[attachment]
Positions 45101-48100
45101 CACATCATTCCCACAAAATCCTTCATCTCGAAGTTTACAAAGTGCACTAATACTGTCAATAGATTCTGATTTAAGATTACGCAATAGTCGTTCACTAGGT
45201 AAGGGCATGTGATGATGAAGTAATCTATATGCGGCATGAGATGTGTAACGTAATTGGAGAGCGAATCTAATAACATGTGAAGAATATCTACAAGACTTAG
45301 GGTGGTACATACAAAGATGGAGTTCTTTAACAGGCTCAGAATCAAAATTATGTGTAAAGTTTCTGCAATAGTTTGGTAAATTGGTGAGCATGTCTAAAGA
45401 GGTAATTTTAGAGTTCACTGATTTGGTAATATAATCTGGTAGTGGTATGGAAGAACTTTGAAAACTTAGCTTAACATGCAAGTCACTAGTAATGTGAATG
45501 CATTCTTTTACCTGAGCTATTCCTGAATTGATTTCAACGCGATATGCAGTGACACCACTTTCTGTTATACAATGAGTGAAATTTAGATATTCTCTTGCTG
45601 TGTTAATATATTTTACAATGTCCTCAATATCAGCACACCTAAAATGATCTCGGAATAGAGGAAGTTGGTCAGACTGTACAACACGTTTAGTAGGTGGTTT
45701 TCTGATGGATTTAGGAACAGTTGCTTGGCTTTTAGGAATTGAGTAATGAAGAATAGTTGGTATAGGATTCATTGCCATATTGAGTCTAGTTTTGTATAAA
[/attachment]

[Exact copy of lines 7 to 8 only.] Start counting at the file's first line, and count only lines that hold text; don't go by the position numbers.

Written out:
45601 TGTTAATATATTTTACAATGTCCTCAATATCAGCACACCTAAAATGATCTCGGAATAGAGGAAGTTGGTCAGACTGTACAACACGTTTAGTAGGTGGTTT
45701 TCTGATGGATTTAGGAACAGTTGCTTGGCTTTTAGGAATTGAGTAATGAAGAATAGTTGGTATAGGATTCATTGCCATATTGAGTCTAGTTTTGTATAAA